In response to the MARPA's statement regarding a deviation from FAR 21.303, under which the FAA issues PMAs, this statement appears to reflect a misunderstanding of the relationship between ADs and the certification procedural regulations of part 21 of the Federal Aviation Regulations (14 CFR part 21). Those regulations, including § 21.303 of the Federal Aviation Regulations (14 CFR 21.203), are intended to ensure that aeronautical products comply with the applicable airworthiness standards. But ADs are issued when, notwithstanding those procedures, we become aware of unsafe conditions in these products or parts. Therefore, an AD takes precedence over design approvals when we identify an unsafe condition, and mandating installation of a certain P/N in an AD is not at variance with § 21.303.
Request To Address Defective PMA Parts
MARPA also requests that the NPRM be revised to cover possible defective PMA alternative parts, rather than just a single P/N, so that those defective PMA parts also are subject to the proposed AD. MARPA notes that there are known PMA parts with different P/Ns for a reading lamp with P/N 2232, and requests that the NPRM account for any PMA parts that might contain the same deficiencies as the OEM part and be installed in its place.
We agree with MARPA's general request that, if we know that an unsafe condition also exists in PMA parts, the AD should address those parts, as well as the original parts. The commenter's remarks are timely in that the Transport Airplane Directorate currently is in the process of reviewing this issue as it applies to transport category airplanes. We acknowledge that there may be other ways of addressing this issue to ensure that unsafe PMA parts are identified and addressed. Once we have thoroughly examined all aspects of this issue, including input from industry, and have made a final determination, we will consider whether our policy regarding addressing PMA parts in ADs needs to be revised. We consider that to delay this AD action would be inappropriate, since we have determined that an unsafe condition exists and that replacement of certain parts must be accomplished to ensure continued safety. No change to the AD is necessary in this regard.
Request To Consider Broader Aspects of an Identified Problem
MARPA admonishes the FAA for “simply echoing the requirements of manufacturer service documents and believes that it is the “obligation of AD writers to look more deeply.” MARPA concludes that simply adopting the manufacturers' service bulletins could result in a commercial advantage to one manufacturer over another, even though both manufacturers produce approved parts.
Although MARPA's remarks above do not specifically request a change to this AD, we would like to clarify that we do use service bulletins as starting points for our research into the development of an AD, when they are available, because of the original equipment manufacturer (OEM's) expertise and broad knowledge of the product. Often, service information may not even be available that addresses a particular identified unsafe condition. In all cases, we may also consult with other aeronautical experts, specialists, and vendors, and Start Printed Page 35787we may research databases, reports, testing results, etc., to ensure that the unsafe condition is addressed in an appropriate and timely manner. No change has been made to the AD as a result of MARPA's remarks in the previous paragraph.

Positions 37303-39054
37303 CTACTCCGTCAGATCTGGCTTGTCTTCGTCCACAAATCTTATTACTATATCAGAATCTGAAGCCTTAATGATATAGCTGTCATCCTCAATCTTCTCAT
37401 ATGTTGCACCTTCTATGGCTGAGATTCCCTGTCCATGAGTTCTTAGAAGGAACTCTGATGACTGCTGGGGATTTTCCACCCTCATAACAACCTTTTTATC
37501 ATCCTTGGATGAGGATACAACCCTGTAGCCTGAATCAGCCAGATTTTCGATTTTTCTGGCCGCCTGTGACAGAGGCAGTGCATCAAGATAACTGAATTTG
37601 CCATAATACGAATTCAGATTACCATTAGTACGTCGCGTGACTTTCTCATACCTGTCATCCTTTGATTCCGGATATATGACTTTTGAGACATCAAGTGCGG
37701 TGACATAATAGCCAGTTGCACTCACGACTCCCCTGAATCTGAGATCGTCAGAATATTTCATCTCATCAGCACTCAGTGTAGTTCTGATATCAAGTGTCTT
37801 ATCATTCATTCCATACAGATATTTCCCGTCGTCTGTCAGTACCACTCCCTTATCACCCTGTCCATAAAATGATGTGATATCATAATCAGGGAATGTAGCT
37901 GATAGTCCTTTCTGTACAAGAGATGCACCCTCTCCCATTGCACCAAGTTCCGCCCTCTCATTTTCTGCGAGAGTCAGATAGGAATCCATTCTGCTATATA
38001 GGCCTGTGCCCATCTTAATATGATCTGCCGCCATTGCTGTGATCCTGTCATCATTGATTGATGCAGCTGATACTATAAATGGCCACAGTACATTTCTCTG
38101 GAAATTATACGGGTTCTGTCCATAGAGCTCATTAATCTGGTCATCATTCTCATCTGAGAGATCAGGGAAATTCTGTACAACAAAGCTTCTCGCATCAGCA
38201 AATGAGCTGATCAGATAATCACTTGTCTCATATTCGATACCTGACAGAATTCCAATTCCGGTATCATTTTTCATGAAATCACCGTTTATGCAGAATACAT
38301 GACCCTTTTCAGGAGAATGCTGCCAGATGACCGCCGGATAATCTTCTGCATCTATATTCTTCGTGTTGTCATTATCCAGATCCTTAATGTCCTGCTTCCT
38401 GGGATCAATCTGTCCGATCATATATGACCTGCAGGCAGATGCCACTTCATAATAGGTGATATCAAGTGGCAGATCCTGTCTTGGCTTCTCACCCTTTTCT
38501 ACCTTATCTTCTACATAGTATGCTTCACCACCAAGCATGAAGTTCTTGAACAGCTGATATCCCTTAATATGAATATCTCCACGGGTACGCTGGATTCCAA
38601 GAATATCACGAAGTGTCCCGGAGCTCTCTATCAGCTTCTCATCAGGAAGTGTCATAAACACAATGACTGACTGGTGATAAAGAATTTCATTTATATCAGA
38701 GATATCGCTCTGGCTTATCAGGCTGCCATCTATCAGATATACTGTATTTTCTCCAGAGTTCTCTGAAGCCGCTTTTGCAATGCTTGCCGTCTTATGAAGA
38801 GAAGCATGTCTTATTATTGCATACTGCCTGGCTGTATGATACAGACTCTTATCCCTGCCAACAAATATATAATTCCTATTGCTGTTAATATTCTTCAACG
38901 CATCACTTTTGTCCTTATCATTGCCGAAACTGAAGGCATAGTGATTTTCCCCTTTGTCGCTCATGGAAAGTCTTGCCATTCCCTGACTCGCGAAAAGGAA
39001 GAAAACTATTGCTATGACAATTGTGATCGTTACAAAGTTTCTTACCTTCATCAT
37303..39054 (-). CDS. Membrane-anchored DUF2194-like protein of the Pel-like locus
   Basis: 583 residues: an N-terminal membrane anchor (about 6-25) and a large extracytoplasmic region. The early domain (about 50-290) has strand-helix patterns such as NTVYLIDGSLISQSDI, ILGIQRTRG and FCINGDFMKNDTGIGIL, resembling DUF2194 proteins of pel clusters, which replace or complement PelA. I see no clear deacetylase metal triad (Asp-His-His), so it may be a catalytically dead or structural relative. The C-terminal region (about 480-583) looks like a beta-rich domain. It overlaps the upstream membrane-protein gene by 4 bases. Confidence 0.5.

Explanation of Change to Service Bulletin Citation
We have revised the citation of Alert Service Bulletin MD11-25A233, Revision 1, dated May 10, 2005, throughout the AD to reflect the current manufacturer name, Boeing, instead of McDonnell Douglas. This change reflects the information published in the most recent type certificate data sheet for the affected models.
We have carefully reviewed the available data, including the comments that have been received, and determined that air safety and the public interest require adopting the AD with the changes described previously. We have determined that these changes will neither increase the economic burden on any operator nor increase the scope of the AD.
Costs of Compliance
There are about 81 airplanes of the affected design in the worldwide fleet. The existing AD affects about 14 airplanes of U.S. registry. This AD affects an additional 10 airplanes of U.S. registry.
The actions that are required by AD 2000-14-12 and retained in this AD take about 1 work hour per airplane, at an average labor rate of $65 per work hour. Required parts cost about $933 per airplane. Based on these figures, the estimated cost of the currently required actions is $998 per airplane.
Authority for This Rulemaking
Title 49 of the United States Code specifies the FAA's authority to issue rules on aviation safety. Subtitle I, Section 106, describes the authority of the FAA Administrator. Subtitle VII, Aviation Programs, describes in more detail the scope of the Agency's authority.
We are issuing this rulemaking under the authority described in Subtitle VII, Part A, Subpart III, Section 44701, “General requirements.” Under that section, Congress charges the FAA with promoting safe flight of civil aircraft in air commerce by prescribing regulations for practices, methods, and procedures the Administrator finds necessary for safety in air commerce. This regulation is within the scope of that authority because it addresses an unsafe condition that is likely to exist or develop on products identified in this rulemaking action.
We have determined that this AD will not have federalism implications under Executive Order 13132. This AD will not have a substantial direct effect on the States, on the relationship between the national government and the States, or on the distribution of power and responsibilities among the various levels of government.
For the reasons discussed above, I certify that this AD:
(1) Is not a “significant regulatory action” under Executive Order 12866;